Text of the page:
Balancing Barn, a cantilevered holiday home near the village of Thorington in Suffolk, England. The Barn is 30 meters long, with a 15 meters cantilever over a slope, plunging the house headlong into nature. Living Architecture, an organization devoted to the experience of modern architecture, commissioned MVRDV in 2008. Mole Architects from Cambridge were executive architects and Studio Makkink & Bey from Amsterdam collaborated on the interior. The Barn is now available for holiday rentals.
Interview with Winy Maas, architect
Balancing Barn is situated on a beautiful site by a small lake in the English countryside near Thorington in Suffolk. The Barn responds through its architecture and engineering to the site condition and natural setting. The traditional barn shape and reflective metal sheeting take their references from the local building vernacular. In this sense the Balancing Barn aims to live up to its educational goal in re-evaluating the countryside and making modern architecture accessible. Additionally, it is both a restful and exciting holiday home. Furnished to a high standard of comfort and elegance, set in a quintessentially English landscape, it engages its temporary inhabitants in an experience.
Approaching along the 300 meter driveway, Balancing Barn looks like a small, two-person house. It is only when visitors reach the end of the track that they suddenly experience the full length of the volume and the cantilever. The Barn is 30 meters long, with a 15 meters cantilever over a slope, plunging the house headlong into nature. The reason for this spectacular setting is the linear experience of nature. As the site slopes, and the landscape with it, the visitor experiences nature first at ground level and ultimately at tree height. The linear structure provides the stage for a changing outdoor experience.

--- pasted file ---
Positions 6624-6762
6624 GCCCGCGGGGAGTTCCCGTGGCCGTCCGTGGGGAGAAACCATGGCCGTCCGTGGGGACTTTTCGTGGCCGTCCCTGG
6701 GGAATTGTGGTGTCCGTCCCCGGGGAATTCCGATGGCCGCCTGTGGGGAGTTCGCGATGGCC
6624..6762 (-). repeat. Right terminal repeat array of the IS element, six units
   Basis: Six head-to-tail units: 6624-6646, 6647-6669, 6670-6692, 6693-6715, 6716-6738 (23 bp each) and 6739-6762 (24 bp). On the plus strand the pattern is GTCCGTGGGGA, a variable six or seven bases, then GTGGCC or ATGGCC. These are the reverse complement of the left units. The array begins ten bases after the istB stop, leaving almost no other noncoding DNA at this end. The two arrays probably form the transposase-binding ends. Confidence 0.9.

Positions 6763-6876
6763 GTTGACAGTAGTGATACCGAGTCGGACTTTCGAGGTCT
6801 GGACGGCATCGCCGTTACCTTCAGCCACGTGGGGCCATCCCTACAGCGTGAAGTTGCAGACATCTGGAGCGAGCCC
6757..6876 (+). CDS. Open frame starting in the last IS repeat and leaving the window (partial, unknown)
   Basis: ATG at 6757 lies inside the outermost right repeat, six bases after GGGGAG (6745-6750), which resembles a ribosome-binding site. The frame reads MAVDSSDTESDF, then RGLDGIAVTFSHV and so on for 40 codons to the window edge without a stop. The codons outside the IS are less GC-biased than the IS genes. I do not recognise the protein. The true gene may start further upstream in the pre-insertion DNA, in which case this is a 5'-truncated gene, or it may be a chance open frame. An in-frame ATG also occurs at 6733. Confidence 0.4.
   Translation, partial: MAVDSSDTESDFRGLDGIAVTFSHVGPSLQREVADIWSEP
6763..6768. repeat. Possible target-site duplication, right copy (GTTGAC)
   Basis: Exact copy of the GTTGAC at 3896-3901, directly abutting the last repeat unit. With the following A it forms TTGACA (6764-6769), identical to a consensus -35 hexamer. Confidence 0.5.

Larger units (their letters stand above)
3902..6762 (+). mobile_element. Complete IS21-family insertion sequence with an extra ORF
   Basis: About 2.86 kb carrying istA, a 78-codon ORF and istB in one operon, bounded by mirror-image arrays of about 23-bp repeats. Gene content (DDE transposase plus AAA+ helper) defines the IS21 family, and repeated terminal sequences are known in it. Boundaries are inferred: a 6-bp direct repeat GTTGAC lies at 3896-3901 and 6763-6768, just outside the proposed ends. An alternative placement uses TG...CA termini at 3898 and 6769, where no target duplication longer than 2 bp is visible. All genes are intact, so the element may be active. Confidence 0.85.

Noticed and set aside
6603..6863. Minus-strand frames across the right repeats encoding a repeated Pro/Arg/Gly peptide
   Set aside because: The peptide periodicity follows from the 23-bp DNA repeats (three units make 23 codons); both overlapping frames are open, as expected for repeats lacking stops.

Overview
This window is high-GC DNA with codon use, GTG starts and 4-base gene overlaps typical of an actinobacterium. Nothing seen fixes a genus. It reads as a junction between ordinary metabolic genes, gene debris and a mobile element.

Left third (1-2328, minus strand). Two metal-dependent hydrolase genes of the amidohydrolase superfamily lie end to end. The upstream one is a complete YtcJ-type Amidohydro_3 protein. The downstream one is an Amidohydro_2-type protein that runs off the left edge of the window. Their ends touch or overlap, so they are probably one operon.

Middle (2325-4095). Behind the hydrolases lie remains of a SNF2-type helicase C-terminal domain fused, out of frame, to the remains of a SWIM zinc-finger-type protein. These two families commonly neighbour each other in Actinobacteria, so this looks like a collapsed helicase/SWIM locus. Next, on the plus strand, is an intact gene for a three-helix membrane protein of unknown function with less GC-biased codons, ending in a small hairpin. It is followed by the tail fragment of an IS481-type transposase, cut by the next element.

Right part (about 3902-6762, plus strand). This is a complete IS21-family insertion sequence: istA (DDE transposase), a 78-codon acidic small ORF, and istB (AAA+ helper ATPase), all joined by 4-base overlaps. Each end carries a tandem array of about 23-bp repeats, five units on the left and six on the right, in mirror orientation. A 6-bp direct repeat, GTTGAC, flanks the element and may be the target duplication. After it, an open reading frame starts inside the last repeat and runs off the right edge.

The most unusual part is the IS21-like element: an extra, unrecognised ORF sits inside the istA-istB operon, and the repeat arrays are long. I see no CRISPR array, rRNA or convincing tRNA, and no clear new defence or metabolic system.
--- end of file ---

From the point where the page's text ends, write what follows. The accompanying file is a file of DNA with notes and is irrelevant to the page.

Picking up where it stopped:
At the midpoint the Barn starts to cantilever over the descending slope, a balancing act made possible by the rigid structure of the building, resulting in 50% of the barn being in free space. The structure balances on a central concrete core, with the section that sits on the ground constructed from heavier materials than the cantilevered section. The long sides of the structure are well concealed by trees, offering privacy inside and around the Barn.
The exterior is covered in reflective metal sheeting, which, like the pitched roof, takes its references from the local building vernacular and reflects the surrounding nature and changing seasons.
The interior scheme traces the transition from earth to sky as one walks from the earthbound entrance of the Barn towards the â€˜levitatingâ€™ end of the building, where the floor to ceiling window offers an uninterrupted view of the clouds and sky. Walls and floors are decorated with sampled elements of paintings by Suffolk artists John Constable and Thomas Gainsborough. The classic images gradually evolve into abstract angular colour patches, they become images reminiscent of modern art and they take on a more applied form as wall panelling. The house can accommodate two or eight people equally comfortably, feeling neither empty nor crowded, thanks to customisable furniture and fittings, mostly by Dutch designers. The clear cut Dutch furnishings and primary colours, the simple ‘butt joinery’ used in the construction of the designs by Studio Makkink & Bey all celebrate the elementary design idiom that is characteristic for Dutch design.
The addition of a fireplace makes it possible to experience all four elements on a rainy day. Full height sliding windows and roof lights throughout the house ensure continuous views of, access to and connectivity with nature.
The interior is based on two main objectives:
The rooms are themed. Partly pixilated and enlarged cloud studies by John Constable and country scenes by Thomas Gainsborough are used as connecting elements between the past and contemporary Britain, as carpets, wall papers and mounted textile wall-elements.
The crockery is made up of a set of English classics for two, and a modern series for a further six guests, making an endless series of combinations possible and adding the character of a private residence to the home.
The Barn is highly insulated, ventilated by a heat recovery system, warmed by a ground source heat pump, resulting in a high energy efficient building.